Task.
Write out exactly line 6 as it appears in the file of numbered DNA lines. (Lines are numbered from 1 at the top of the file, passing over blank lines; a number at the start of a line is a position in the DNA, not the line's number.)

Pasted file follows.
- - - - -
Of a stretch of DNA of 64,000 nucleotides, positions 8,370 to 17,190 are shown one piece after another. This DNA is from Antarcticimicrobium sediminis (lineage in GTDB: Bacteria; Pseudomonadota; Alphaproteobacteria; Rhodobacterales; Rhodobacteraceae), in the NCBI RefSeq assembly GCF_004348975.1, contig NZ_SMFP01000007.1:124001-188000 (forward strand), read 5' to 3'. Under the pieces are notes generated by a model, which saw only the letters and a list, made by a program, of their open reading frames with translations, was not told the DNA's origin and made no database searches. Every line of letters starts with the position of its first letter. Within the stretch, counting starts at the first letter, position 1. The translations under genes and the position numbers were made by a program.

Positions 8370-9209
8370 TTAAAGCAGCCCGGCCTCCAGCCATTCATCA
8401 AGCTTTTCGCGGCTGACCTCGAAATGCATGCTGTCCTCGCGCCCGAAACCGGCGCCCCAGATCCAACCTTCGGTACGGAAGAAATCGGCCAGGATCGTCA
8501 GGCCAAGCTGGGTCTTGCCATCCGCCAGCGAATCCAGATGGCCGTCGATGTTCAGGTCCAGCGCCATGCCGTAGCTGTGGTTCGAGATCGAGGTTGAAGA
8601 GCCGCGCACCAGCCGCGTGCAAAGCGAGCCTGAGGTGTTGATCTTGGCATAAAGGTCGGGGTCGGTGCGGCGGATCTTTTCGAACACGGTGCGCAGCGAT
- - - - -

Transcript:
8601 GCCGCGCACCAGCCGCGTGCAAAGCGAGCCTGAGGTGTTGATCTTGGCATAAAGGTCGGGGTCGGTGCGGCGGATCTTTTCGAACACGGTGCGCAGCGAT